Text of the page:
NY General Adjuster test 1770

Terms in this set (111)

nforms the policyholder that the insurance company will defend him/her in a lawsuit but that certain aspects of the lawsuit may not be indemnified (covered).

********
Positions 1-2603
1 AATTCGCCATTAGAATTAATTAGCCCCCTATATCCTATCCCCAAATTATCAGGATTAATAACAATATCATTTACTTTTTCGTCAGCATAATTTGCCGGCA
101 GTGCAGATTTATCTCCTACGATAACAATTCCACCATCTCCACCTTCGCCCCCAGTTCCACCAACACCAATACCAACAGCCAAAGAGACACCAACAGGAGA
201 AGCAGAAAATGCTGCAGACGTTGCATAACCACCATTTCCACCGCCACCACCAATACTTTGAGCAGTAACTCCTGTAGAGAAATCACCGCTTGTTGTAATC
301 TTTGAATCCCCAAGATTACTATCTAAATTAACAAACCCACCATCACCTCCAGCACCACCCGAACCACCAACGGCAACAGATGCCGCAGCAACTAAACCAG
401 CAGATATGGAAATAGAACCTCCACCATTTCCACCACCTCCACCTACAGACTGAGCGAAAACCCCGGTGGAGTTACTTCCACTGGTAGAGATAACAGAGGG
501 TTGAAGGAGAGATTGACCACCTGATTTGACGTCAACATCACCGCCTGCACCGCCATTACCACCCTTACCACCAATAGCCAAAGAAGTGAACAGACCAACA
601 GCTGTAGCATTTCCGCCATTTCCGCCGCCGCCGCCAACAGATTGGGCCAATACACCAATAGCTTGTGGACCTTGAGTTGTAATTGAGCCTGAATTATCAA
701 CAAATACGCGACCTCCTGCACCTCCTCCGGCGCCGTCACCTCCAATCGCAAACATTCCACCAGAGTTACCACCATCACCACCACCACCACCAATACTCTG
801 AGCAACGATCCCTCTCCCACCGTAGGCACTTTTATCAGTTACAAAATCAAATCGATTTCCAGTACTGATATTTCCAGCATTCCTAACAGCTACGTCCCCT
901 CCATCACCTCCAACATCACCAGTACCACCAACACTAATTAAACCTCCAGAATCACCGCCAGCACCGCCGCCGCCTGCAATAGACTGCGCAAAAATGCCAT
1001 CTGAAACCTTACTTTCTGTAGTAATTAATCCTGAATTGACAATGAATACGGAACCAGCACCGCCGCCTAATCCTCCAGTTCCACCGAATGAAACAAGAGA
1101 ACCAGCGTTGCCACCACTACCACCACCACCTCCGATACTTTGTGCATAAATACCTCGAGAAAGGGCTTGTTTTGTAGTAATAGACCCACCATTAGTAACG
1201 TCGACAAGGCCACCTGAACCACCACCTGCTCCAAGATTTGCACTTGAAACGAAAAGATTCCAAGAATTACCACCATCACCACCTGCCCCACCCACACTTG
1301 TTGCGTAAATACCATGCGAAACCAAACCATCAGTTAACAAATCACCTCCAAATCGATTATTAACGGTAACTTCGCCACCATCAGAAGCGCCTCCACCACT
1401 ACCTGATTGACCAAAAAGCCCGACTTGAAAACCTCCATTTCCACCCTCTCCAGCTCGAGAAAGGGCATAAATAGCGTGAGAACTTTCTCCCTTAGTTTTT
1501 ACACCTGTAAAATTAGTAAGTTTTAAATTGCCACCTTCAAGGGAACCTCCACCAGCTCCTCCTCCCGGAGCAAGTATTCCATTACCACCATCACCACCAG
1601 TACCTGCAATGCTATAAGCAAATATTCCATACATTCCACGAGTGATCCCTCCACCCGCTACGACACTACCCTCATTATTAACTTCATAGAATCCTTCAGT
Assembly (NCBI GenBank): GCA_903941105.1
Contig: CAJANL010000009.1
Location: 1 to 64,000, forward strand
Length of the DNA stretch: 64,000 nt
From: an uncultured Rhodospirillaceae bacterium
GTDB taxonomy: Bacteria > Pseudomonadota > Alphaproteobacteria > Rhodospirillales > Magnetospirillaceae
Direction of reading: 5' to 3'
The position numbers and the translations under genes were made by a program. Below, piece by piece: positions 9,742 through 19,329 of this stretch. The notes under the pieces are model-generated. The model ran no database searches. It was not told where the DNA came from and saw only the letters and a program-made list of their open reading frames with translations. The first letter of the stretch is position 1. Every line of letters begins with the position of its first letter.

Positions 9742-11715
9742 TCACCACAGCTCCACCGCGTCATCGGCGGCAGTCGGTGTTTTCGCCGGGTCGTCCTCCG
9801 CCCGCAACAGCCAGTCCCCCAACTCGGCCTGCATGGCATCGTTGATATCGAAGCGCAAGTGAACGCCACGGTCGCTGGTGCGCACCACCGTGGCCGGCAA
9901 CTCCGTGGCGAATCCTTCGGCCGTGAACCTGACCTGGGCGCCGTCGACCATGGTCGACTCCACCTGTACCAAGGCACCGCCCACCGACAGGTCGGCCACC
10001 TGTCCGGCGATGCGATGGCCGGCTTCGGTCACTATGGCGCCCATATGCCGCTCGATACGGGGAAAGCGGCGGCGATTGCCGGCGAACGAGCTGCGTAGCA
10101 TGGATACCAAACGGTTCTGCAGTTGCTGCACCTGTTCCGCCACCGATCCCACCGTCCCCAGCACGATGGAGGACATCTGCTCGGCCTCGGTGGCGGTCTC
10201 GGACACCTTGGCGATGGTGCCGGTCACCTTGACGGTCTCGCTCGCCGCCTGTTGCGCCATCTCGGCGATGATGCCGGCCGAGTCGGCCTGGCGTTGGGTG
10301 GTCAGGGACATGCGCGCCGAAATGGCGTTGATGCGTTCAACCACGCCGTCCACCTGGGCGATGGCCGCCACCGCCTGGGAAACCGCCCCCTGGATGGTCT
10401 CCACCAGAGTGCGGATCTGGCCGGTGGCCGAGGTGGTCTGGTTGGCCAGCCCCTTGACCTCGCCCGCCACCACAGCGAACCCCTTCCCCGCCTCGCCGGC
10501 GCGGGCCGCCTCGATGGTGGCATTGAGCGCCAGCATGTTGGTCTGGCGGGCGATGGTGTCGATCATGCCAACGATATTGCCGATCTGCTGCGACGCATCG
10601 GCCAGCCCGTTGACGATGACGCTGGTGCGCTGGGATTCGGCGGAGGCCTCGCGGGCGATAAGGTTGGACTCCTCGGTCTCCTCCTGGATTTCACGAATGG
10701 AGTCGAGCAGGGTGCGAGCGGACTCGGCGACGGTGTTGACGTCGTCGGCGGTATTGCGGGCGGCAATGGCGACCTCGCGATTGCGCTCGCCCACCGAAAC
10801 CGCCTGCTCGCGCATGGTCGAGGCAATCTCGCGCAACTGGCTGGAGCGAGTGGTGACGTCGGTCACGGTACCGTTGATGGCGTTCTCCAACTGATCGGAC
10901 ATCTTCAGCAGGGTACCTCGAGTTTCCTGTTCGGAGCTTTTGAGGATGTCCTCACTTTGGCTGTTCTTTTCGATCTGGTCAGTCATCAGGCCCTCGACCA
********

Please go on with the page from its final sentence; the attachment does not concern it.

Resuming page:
A legal complaint brought against an insured may state several different causes of action, some which may be covered by the liability insurance policy and some which may not be covered. While the insurance company is obligated to provide a defense for claims brought against its insured, it may not be obligated to pay the monetary damages for certain types of claims. A "reservation of rights" letter from the insurer is a notice that even though the company is proceeding to handle the defense, certain causes of action might not be covered by the terms of the policy. By such a letter, the company reserves the right to deny coverage for these causes of action at a later date if coverage is determined not to be available. As an example, liability policies typically do not provide coverage for damages caused by intentional acts. If you injure someone under circumstances where the injury could have been accidental or could have been intentional, the legal complaint might allege both that your action was negligent and that your action was intentional. In court, the party suing you will have to prove it was one or the other. In such a case, you insurance company may write a "reservation of rights" letter saying it will provide you a defense but it will not pay damages (indemnify you) if the court finds you caused the injury intentionally rather than through simple negligence.